Research Department: Dynamics of Economic Spaces
IRS Research Topic: Shared Knowledge - Locally and Over Distance
Project Leader within IRS: Tim Rottleb
Funding Organization: Leibniz Association
Duration: 05/2018 - 04/2021
Against the backdrop of an increasingly globalising higher education landscape worldwide, we can observe that a few countries particularly invest in hosting relatively large numbers of offshore campuses of foreign providers of higher education. Zooming in further, certain cities stick out in having established designated urban areas for these offshore campuses: transnational urban education zones (TUEZs). These purpose-built urban areas usually provide infrastructure and/or exemptions from national regulatory systems. Although the exact physical form of TUEZs can differ, they are all - in differing degrees - discursively connected to the notions of the knowledge-based economy, future economic transformation and global city imaginaries.
Four of these zones are located in three cities in the Arab Gulf sub-region: Dubai International Academic City and Dubai Knowledge Park in Dubai, RAKEZ Academic Zone in Ras al-Khaimah in the United Arab Emirates (UAE) and Education City in Doha, Qatar. Here, these zones appear to be on the one hand part of distinctive urban development dynamics that involve the making of the respective cities as places worthy of foreign direct investment and situating them as central nodes in global flows of capital, ideas and people. At the same time, they can be understood as urban manifestations of national developmentalist strategies formulated in numerous “Visions” and government statements aiming at economic diversification away from a natural resources-based economy towards a knowledge-based economy.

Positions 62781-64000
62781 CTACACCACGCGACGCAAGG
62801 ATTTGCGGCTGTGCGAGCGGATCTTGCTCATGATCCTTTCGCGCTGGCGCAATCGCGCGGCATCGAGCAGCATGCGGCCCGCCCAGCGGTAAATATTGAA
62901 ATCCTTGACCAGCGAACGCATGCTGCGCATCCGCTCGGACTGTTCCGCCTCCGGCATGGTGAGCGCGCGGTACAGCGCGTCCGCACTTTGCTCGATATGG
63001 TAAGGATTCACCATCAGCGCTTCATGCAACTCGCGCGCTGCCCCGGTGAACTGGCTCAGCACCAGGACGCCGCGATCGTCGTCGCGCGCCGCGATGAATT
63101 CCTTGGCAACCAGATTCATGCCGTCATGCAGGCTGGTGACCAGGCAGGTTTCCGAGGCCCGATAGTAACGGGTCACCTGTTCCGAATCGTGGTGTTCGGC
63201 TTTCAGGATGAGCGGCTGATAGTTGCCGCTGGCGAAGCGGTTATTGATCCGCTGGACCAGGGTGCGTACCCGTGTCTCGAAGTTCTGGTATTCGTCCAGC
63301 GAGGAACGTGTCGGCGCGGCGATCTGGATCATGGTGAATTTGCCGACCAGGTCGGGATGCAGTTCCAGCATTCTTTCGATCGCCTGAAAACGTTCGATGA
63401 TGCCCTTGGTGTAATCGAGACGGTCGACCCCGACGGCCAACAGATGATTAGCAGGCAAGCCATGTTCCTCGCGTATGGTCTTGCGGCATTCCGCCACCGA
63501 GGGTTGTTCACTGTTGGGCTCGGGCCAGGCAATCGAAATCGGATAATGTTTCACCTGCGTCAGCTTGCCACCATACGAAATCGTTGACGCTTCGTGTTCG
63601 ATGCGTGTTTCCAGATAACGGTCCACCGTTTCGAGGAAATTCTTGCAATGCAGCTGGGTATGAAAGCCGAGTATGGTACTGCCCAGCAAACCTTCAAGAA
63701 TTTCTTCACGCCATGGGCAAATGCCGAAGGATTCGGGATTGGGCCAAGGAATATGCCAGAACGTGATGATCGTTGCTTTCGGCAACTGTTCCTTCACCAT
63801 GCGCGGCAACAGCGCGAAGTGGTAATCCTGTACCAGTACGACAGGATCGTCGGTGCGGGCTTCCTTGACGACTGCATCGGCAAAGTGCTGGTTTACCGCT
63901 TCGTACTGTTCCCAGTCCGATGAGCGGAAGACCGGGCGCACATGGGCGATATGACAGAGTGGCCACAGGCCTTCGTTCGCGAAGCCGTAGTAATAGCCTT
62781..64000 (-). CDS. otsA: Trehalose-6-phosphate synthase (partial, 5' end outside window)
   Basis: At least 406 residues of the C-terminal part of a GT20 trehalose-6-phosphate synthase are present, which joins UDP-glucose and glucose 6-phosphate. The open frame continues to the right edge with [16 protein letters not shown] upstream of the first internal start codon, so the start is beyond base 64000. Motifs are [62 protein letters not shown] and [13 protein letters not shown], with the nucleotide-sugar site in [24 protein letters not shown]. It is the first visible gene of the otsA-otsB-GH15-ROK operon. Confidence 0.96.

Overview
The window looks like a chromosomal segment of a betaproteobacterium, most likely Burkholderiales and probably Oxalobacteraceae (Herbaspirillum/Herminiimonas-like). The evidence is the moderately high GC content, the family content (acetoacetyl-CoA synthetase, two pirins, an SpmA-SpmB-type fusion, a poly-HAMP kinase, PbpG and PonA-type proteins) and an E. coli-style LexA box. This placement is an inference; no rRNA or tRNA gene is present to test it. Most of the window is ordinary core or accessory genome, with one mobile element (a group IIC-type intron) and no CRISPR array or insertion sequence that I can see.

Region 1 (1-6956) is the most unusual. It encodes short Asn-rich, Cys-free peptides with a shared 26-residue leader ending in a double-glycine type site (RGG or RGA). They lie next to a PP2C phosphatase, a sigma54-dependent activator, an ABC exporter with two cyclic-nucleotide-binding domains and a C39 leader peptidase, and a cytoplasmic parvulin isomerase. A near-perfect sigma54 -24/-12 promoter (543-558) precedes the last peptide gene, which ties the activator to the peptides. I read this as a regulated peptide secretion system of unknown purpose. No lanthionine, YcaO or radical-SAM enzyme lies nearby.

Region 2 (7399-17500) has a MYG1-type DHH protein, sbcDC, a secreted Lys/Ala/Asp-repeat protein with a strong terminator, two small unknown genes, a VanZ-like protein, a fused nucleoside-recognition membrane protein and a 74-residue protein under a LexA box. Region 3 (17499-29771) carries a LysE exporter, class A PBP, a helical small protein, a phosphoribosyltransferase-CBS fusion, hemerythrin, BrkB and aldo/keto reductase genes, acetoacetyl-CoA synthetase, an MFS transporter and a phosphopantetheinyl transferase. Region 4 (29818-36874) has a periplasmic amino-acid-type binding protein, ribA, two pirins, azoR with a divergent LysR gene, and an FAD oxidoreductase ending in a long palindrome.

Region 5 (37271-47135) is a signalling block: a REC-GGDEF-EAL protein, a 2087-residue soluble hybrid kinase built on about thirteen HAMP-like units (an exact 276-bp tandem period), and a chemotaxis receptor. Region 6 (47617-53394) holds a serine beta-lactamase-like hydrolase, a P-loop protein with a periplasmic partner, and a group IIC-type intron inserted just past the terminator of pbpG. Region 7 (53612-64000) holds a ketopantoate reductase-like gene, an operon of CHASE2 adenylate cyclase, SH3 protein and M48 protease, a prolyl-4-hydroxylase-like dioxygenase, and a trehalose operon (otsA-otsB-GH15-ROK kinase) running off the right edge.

This dissertation project, situated at the interface of urban and economic geography, aims to answer the question: Why are TUEZs established in cities in the Arab Gulf sub-region and how are they embedded in urban and economic development strategies? Based on a content analysis of qualitative interview data and various text-based sources such as strategic documents university websites and media reports as well as observations on the ground, it applies a political economy lens in order to make sense of the phenomenon in its specific historical-material situation.
The dissertation project is supervised by Dr. Jana Kleibert (Department of Geography, Humboldt Universität zu Berlin).